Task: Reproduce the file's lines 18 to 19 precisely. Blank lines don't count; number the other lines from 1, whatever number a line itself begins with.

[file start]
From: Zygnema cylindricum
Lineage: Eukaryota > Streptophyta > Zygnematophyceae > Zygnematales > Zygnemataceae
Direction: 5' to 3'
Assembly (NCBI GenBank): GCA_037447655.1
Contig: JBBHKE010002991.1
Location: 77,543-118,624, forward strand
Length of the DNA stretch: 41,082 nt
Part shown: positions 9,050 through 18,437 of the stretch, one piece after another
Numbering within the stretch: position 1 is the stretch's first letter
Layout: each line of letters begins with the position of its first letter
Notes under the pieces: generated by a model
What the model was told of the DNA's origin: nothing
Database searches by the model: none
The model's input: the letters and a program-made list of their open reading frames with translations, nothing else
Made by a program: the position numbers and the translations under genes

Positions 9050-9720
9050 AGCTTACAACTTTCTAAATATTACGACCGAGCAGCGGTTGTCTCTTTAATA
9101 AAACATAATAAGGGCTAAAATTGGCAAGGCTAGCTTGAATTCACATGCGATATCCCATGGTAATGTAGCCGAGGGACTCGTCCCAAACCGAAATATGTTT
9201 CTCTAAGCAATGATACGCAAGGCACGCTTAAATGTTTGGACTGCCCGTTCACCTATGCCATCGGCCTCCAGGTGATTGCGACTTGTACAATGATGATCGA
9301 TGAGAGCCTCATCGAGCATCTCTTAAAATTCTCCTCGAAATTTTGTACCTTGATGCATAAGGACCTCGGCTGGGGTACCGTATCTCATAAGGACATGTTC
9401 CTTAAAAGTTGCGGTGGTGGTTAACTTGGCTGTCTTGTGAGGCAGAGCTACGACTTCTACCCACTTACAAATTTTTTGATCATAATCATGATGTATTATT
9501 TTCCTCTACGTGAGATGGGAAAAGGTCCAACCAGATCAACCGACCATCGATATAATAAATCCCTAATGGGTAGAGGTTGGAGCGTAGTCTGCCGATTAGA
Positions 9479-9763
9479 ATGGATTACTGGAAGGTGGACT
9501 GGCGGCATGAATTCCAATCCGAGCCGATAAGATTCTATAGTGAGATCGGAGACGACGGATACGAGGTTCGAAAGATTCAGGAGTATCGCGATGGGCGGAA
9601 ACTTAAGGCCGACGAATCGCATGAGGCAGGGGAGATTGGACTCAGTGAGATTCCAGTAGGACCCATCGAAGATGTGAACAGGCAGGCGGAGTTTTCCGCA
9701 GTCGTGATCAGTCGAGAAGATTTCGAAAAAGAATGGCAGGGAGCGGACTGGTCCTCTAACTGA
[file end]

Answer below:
9101 AAACATAATAAGGGCTAAAATTGGCAAGGCTAGCTTGAATTCACATGCGATATCCCATGGTAATGTAGCCGAGGGACTCGTCCCAAACCGAAATATGTTT
9201 CTCTAAGCAATGATACGCAAGGCACGCTTAAATGTTTGGACTGCCCGTTCACCTATGCCATCGGCCTCCAGGTGATTGCGACTTGTACAATGATGATCGA